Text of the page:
Monday, June 3, 2013

Going to the Dogs

Women of my mother’s time and place, in mid-century rural Alaska, had no time or money to spend on clothes, Mother often left her house wearing a sweatshirt and  jeans, one of my father’s army surplus parkas, and a pair of warm and sturdy boots, with a plaid woolen headscarf tied babushka-fashion over her hair.

The total effect was very Soviet. When we spent one winter in a small town with a little supermarket a mile from our cabin, Mother would hop on the Ford tractor, drive it to the store, fill the rumble seat with groceries, and drive back home. In her scarf and army parka, perched on her tractor, driving through the snow, she looked like a photograph from a National Geographic feature on indomitable Russian women.  But when she walked through that grocery store, she always carried herself as though she were shopping on Fifth Avenue.

When I was growing up, I silently mocked my mother’s gift for self-delusion. The truth was she simply didn’t care what other people thought of her. That most of the women she knew dressed the same way as she did must have helped her lack of embarrassment. Alaska was filled with eccentrics and Mother was widely admired in the little community we lived in for having the resourcefulness to use a tractor as the family’s second car. Decades later when I met someone from Kenai, usually  “Your mother was the one who used to get around town on a tractor” would enter the conversation and always in tones of admiration.

She was more akin to a young version of one of Nsncy Mitford’s dowager duchesses than to Holy Mother Russia. Her disregard of public opinion was inbred by centuries of New England rectitude and it drove her wild when I began to study fashion magazines, looking for trends. She wanted me to be a well-scrubbed debutante with a shiny pageboy while my fashion role model became Anita in West Side Story.

Mother should have realized that you don’t get a debutante from a little girl who was taught to admire pirates and gypsies. Finishing school manners go only surface-deep when a child spends most of her time outdoors, roaming for miles in forests and open grassland. Where I lived was the perfect Petri dish for raising a rebel and for years nothing was done to discourage that tendency in me. I think at heart Mother truthfully liked that I was becoming the child’s answer to the Noble Savage. Whether she admitted it to herself or not, she was carefully cultivating a human weapon of mass destruction, sarcastic, undisciplined, and a smartass.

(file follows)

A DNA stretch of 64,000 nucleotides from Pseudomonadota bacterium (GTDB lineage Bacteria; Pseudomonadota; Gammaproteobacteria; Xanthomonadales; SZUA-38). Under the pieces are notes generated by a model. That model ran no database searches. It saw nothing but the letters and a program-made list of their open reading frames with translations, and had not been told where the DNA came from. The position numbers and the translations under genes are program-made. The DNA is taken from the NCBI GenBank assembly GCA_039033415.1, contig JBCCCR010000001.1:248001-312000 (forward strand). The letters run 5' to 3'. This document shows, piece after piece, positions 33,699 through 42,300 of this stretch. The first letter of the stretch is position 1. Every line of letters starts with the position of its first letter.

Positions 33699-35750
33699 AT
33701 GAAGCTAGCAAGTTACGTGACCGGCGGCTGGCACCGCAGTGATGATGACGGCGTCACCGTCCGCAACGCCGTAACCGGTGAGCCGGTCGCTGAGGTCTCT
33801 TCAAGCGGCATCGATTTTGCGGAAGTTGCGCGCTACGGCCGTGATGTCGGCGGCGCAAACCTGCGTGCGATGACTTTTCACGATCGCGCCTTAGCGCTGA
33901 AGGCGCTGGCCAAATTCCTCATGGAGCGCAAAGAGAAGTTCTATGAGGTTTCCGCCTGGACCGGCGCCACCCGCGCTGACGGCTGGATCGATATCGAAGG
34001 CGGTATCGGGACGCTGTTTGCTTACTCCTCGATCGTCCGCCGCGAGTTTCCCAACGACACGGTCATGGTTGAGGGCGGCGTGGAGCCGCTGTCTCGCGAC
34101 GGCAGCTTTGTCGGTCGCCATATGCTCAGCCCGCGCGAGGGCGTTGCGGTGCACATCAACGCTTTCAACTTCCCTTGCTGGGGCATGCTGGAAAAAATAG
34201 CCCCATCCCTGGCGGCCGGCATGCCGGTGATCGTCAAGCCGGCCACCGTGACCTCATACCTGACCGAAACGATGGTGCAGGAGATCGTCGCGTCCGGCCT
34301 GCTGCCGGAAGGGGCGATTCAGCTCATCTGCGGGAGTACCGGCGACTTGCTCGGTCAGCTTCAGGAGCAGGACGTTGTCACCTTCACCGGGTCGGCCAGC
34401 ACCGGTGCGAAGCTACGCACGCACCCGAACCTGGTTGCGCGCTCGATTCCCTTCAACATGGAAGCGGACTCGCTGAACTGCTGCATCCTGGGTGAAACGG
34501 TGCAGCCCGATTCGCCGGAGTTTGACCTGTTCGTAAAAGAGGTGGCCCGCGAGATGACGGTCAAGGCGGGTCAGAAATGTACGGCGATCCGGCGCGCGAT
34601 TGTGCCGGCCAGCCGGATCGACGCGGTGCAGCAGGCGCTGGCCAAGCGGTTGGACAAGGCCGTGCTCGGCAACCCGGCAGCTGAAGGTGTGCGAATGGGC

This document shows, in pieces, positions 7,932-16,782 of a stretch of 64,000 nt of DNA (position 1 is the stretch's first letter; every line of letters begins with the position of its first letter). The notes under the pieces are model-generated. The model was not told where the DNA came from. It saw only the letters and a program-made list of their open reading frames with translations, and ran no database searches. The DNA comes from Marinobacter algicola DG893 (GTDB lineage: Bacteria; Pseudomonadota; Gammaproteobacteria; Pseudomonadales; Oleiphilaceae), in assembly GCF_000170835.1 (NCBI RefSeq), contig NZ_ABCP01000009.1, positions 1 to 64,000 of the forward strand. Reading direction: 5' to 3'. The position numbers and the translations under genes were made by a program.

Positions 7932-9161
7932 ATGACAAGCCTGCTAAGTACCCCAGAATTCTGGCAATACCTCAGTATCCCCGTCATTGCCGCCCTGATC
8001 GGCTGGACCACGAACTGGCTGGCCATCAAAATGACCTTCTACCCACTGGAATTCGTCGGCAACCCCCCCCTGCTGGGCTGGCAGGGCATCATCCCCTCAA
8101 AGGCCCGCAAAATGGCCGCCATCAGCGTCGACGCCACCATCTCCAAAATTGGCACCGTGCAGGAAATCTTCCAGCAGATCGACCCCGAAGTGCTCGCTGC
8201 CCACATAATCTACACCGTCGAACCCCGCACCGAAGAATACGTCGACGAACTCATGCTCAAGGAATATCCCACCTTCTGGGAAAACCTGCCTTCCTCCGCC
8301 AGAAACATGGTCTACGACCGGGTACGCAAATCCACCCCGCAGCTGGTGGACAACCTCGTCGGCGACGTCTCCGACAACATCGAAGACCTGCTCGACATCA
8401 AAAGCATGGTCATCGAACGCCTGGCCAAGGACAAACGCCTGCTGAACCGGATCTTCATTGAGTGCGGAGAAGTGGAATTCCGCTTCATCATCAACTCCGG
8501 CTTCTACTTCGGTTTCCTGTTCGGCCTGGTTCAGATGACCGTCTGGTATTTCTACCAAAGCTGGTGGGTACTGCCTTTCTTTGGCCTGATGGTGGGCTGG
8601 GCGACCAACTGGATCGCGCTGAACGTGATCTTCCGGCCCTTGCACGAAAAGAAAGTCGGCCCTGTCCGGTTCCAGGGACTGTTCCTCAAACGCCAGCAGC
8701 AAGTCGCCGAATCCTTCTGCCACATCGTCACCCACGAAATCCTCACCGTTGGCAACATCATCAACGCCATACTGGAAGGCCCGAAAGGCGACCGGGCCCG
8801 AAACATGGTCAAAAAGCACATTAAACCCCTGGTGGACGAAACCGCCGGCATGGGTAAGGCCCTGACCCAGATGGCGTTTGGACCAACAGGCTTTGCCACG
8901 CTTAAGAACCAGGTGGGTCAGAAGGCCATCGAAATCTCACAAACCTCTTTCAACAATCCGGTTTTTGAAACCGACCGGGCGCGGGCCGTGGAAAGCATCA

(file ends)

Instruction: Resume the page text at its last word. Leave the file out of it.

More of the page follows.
There were personality quirks that arose in me as I approached adolescence that I’m sure I channeled straight from Mother. I was the child who didn’t come in a set, as my two younger sisters and the two babies of the family did, and I was ruthless in my desire to be distant from the other children. “Privacy, I want privacy,” I would howl at them and climbed a long ladder, book tucked under one arm, so I could read on the roof of our house, two and a half stories above the convivial noise of our household. My mother never stopped me; my yearning for silence and uninterrupted reading mirrored her own

That same longing for solitude, coupled with the years of being sternly told to go outside and play, turned me into a child who was as comfortable outdoors as I was in a house. When we lived within walking distance of the shores of Cook Inlet, and walking distance was anything under five miles, I’d make a sandwich and set off for what we called “the beach.” I learned to love it in winter most of all. when rocks that stood higher than I were covered with a thick glaze of ice, and everywhere I looked, sand, sky, water, trees were all the same relentless shade of grey. Piles of driftwood made fine shelters against the stiff breeze that kicked up a wall of small but intense surf and I’d sit there to eat my sandwich and warm up a little before walking on and on, alone except for our dogs.